“Yes, the Russians got there first,” my mother said. “And then, on May 8th, the war was over. Celebration everywhere, Blue, White, and Red flags in all the streets of Paris, and every village. Japan was still fighting in the Pacific, but for us, in Europe, it was over…”

“And then what?”

“Nobody knew what was going to happen. Many cities in France had been destroyed: Le Havre, Rouen and others. France was basically in ruins. I didn’t know what would happen to my job at the Ministry. If the war was over, there wasn’t really much need in the War Office for a small typist from Brittany. Until…” She paused. My mother always had the knack to pause at the right moment.

“Until what?! What happened? Don’t ‘pause’ me!”

“One morning, I can’t remember when exactly, a few weeks after the capitulation of the Germans, a young and dapper Air Force Captain came to the typing pool. We all suddenly pretended to type something.” Smile. “Work had been slow after the 8th.” She smiled at me again with one of her damn pauses. I kept silent. I could play the game. She went on:

“The Captain asked: ‘Who’s the one who speaks English here?’”

“No! You must be joking!”

“Nope! I kept my eyes glued to my keyboard. See, I’d not… exactly… lied, but let’s say I ‘d ‘exaggerated’ a tad when I joined the Air Force as an auxiliary. On the sign-up form, I’d ticked the box next to ‘Foreign languages spoken’ and written ‘English’ ”.

My mother’s English was flawless but that was after 8 years in India, and 25 years abroad. After the war. I wasn’t sure of the quality of her English in 1945…

“English?” I asked. “In Brittany, during the war, in German-occupied France?”

She laughed. “Well, you could almost be executed for speaking English. ‘Suspected intelligence with the British enemy’ and all that. But I had a self-learning book. Well hidden in the house. And I knew a few people in the Resistance who spoke some English and gave me classes. So, I managed. Not very well, but better than many of our dear compatriots, as you know…”

“I know. English is still not their forte. And the Captain?”

“The Captain repeated: ‘Which one of you speaks English? Come on! I haven’t got all day!’ I lifted my eyes from the keyboard. Raised my hand.”

My mother went on: “The Captain said: ‘Ah! It’s you! Get up. Come with me.’ I took my notepad and my French-English dictionary, just in case. Maybe he wanted to draft a memo in English. I rushed after him. He turned around and told me: ‘Meet me in an hour at Villacoublay. Here are your orders.’ “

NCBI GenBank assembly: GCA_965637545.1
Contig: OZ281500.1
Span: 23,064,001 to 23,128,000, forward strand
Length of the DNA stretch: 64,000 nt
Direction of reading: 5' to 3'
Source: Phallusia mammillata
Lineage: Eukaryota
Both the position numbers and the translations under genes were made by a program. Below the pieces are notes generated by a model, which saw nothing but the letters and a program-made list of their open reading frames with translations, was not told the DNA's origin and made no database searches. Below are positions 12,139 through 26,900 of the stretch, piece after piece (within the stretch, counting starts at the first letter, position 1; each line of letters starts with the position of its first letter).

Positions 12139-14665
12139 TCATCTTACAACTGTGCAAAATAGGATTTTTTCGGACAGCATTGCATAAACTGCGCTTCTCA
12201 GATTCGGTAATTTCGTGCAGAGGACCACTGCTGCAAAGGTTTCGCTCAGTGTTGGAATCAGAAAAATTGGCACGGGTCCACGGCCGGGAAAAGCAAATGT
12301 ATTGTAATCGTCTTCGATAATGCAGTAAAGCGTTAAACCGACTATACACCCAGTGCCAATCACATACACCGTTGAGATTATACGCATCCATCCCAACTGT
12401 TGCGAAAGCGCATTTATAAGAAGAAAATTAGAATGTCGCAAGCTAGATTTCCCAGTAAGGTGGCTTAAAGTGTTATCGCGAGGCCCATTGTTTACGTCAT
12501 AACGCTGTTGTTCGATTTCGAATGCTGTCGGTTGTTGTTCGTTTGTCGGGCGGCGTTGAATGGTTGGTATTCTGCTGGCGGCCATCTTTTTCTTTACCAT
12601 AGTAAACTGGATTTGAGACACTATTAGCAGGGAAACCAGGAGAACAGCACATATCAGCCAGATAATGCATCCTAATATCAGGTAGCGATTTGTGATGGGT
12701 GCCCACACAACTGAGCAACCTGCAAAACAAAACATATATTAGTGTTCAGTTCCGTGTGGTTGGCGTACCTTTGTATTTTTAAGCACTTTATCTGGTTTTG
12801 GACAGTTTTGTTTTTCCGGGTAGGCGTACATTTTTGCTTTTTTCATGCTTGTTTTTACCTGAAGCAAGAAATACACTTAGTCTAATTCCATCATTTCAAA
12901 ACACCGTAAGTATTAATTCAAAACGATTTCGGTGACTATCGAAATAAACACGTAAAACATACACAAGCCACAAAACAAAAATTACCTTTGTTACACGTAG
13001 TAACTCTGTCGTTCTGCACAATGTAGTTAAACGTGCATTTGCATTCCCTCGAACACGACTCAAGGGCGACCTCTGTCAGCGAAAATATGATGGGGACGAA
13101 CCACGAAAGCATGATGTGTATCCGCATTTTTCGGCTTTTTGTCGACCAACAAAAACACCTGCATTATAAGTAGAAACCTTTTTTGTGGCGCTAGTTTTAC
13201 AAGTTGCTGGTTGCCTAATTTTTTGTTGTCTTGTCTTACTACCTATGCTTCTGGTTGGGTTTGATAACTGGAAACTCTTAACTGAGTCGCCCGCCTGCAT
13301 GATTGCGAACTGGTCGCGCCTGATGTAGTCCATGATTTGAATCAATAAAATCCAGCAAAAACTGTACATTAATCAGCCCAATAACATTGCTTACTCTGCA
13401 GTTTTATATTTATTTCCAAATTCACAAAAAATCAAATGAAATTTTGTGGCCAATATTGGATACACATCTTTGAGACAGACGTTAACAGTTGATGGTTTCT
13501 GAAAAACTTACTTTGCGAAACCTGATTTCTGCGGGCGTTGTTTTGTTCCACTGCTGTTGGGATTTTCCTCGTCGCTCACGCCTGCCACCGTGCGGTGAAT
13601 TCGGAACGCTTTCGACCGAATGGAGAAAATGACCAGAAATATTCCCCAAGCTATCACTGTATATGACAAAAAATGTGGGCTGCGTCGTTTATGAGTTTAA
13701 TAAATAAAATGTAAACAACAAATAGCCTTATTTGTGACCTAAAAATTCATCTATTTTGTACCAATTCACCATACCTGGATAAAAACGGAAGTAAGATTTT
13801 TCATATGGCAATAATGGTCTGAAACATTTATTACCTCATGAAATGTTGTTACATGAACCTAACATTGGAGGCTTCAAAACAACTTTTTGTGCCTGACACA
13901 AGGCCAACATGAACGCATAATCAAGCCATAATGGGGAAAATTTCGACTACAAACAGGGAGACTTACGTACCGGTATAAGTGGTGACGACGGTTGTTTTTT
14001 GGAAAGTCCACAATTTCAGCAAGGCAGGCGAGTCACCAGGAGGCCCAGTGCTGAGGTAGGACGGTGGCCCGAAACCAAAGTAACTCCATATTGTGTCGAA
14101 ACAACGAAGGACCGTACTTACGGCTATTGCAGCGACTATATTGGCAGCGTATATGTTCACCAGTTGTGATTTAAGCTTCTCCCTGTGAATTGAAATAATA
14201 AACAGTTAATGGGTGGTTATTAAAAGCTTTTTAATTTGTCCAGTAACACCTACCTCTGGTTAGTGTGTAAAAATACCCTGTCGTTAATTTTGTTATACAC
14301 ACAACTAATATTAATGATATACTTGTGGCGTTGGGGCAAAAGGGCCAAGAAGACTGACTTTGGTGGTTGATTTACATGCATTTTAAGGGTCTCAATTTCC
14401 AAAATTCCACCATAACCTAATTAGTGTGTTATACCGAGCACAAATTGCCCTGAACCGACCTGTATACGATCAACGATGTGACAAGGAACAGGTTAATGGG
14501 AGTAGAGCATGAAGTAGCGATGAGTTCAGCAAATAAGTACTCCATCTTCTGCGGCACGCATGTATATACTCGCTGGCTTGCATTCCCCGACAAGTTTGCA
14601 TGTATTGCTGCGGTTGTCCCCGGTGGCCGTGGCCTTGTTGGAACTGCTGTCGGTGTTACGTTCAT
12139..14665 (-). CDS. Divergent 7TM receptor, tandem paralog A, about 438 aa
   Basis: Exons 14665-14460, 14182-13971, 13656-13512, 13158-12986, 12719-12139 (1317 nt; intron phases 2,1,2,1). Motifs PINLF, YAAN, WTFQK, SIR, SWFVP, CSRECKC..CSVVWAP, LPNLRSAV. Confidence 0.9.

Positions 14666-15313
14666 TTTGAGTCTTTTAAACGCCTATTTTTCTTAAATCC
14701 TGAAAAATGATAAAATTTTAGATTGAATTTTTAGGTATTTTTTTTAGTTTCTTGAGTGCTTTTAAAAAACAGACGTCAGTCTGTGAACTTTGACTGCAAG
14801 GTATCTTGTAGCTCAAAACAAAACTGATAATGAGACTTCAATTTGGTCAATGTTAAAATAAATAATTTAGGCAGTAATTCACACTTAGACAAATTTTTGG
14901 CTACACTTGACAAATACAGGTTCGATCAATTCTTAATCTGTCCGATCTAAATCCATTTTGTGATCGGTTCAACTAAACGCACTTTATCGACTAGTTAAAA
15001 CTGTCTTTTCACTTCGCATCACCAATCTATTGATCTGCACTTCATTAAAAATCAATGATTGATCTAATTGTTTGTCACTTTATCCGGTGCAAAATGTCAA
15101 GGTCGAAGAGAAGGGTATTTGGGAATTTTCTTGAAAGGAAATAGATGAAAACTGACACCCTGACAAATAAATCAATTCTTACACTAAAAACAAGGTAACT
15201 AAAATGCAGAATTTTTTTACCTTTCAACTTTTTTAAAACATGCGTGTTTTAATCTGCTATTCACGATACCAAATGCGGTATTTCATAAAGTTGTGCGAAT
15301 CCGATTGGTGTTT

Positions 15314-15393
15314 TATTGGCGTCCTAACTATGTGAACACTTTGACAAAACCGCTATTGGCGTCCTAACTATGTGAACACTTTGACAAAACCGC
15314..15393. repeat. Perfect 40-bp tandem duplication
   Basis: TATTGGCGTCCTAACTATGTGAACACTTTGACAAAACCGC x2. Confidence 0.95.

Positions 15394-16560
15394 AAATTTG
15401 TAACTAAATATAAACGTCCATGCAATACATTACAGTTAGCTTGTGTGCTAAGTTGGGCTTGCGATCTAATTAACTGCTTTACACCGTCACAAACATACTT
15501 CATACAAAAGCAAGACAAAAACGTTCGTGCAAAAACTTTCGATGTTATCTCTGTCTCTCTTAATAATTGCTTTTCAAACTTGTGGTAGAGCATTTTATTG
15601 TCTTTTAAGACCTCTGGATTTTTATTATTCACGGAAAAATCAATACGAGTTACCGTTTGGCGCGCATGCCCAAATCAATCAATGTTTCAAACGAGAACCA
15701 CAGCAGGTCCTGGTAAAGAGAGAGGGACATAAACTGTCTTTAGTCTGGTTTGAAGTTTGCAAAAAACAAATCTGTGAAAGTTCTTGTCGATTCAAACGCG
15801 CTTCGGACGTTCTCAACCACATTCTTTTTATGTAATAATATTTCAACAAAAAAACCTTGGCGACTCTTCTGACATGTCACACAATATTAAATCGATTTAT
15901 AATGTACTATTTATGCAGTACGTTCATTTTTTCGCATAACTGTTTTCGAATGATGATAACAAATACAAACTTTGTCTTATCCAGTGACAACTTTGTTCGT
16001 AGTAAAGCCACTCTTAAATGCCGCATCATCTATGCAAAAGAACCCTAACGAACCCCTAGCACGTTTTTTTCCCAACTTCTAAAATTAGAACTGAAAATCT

“Villacoublay?” I said. “The Air Force base, south of Paris?”

“Yes. I was dumbfounded. But what could I say? I was just a small typist, a WAC. He was a Captain. So, I went along. Then he looked at me. Up and down. And said:

‘Make it an hour and half. You can’t go in that sorry uniform of yours. Give me your notepad.’

“He took out a gold-tipped fountain pen from a breast-pocket under a bunch of ribbons.  He looked young but had certainly earned his share of medals. He scribbled and signed a note, handed the pad back to me. ‘Here. Take this note to the store, get a pair of new uniforms. Yours is a disgrace. And shoes too. Then take any Jeep to Villacoublay. Show them your orders. Meet me there in an hour and half sharp.’ “

It was my turn to be “dumbfounded”. What did the Captain want? Villacoublay? The Air Force base? Another uniform?

“Why another uniform?” I asked my mother.

“Again, think ‘WAR’. France had been occupied, bombed and ransacked for 5 years. There was shortage of everything. Even decent clothes. My uniform was coarse, thick wool. My shoes were practically cardboard! So I went to the Air Force store in the basement. They handed me two brand new uniforms, of the finest, most delicate, softest wool I’d ever seen. Fitted me like a glove. And the shoes! I couldn’t believe it. ‘Des mocassins en chevreau!’ Flat-heel fine leather shoes. I had never seen shoes like that either. I ran to my locker. Grabbed a toothbrush, a pair of panties, stuffed them inside my bag, took the first available Jeep to Villacoublay. The Captain was already waiting. Looked approvingly at my new uniform. A man of not so many words he pointed at a military airplane nearby, engines already running, we hopped on and took off!”

To be continued…

Berlin